Maritime Matter of the Week

Shipbuilding Industry is Booming, But is There a Downside?


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Lipcon, Margulies, Alsina & Winkleman, P.A. is comprised of attorneys that are nationally-recognized industry leaders in the field of maritime and admiralty law. Our team of lawyers has over a century of combined experience, has successfully handled over 3,000 cases, and has recovered over 300 million dollars in damages for our clients.

Cargo shipIt has been a roller coaster ride this year in the cruise industry, with a larger-than-average number of accidents and crimes being reported on both the high seas and in port. But despite the rocky start to the year, the maritime industry as a whole is doing particularly well. So well, in fact, that ten supertankers are currently under construction with another 15 waiting to start construction.

Our maritime law firm has learned that the shipbuilding industry is booming following a spike in energy production. The supertankers represent a huge milestone for the industry, considering there are only 75 supertankers in the U.S. currently.

Matthew Paxton, president of the Shipbuilders Council of America, recently spoke with regarding the newly commissioned ships and explained this many ships haven’t been built since the 1970s.

“The movement of more oil has built up a real commercial shipbuilding renaissance,” said Mr. Paxton to the media outlet.

It’s even more impressive to see the shipbuilding industry has resurged given the fact that the economy is still struggling, specifically with fuel costs.  With so many maritime accidents and fuel prices skyrocketing, what accounts for the boom in boat building?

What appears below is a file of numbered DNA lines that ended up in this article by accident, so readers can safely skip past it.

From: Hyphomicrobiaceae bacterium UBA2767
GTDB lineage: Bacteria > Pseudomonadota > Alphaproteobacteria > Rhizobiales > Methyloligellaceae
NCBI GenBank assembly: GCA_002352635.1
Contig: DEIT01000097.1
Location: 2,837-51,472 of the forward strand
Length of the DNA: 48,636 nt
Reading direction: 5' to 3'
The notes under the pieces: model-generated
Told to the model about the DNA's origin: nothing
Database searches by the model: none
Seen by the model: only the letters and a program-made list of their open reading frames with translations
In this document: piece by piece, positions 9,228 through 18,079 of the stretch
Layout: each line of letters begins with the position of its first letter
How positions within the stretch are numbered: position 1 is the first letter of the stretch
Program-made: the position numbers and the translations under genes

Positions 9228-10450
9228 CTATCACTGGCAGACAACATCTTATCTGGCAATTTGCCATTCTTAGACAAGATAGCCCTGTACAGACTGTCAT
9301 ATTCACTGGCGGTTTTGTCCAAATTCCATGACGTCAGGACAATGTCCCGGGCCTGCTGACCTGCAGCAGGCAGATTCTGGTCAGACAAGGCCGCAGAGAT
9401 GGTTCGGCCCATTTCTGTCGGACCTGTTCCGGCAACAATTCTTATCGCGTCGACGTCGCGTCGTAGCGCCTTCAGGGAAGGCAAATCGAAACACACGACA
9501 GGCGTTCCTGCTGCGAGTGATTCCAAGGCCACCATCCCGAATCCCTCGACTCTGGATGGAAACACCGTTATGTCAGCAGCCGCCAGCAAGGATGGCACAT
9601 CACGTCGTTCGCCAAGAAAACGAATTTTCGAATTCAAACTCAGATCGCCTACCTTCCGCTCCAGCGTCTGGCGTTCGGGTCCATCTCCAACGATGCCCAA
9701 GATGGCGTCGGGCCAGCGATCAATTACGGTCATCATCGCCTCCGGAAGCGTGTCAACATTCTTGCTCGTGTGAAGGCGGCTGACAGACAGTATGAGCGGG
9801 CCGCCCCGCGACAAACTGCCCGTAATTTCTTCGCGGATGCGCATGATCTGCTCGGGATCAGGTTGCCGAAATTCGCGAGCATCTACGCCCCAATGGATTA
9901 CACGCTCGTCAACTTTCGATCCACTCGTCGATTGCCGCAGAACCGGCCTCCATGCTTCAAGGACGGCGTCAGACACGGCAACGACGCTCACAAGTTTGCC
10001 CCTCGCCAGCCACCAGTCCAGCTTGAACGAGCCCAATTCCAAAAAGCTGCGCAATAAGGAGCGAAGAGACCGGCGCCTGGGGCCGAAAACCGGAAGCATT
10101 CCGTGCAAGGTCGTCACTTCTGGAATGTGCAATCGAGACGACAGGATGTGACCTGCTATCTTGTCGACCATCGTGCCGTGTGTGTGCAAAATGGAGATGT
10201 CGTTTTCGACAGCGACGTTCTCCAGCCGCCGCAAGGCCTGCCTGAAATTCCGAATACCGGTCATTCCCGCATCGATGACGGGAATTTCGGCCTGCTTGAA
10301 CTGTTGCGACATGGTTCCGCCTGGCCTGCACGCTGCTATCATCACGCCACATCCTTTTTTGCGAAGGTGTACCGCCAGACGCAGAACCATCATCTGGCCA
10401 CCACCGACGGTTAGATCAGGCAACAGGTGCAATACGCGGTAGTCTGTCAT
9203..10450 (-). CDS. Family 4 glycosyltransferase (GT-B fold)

The answer is natural gas.

Aside from the shipbuilding sector, another industry that’s doing extremely well in the U.S. is the natural gas production sector. A record amount of natural gas and oil is being extracted from shale, a fine-grained rock composed of mud and several other minerals, leading many to call the U.S. the “Saudi Arabia of natural gas.” Though much of the fuel is being exported, the vast majority is being distributed domestically. Sounds like a great plan, but an old maritime legislation is what’s really behind the development of the new vessels.

Due to the 1920s Merchant Marine Act, now known as the Jones Act, natural fuel must be transported by rail, pipeline or ship. This law applies to both international and domestic fuel transportation. Furthermore, the Jones Act specifies that if fuel is to be transported by ship, the vessel must be made in the United States and manned by an American crew.  Thus, the spike in commissioned supertankers.

According to Mr. Paxton, an estimated 3.3 million barrels of natural gas will be shipped out from the Gulf Coast daily by 2020. The fuel will be transported along both the east and west coasts of the country. And if the energy industry continues to do this well, perhaps an even greater number of shipping vessels will be commissioned.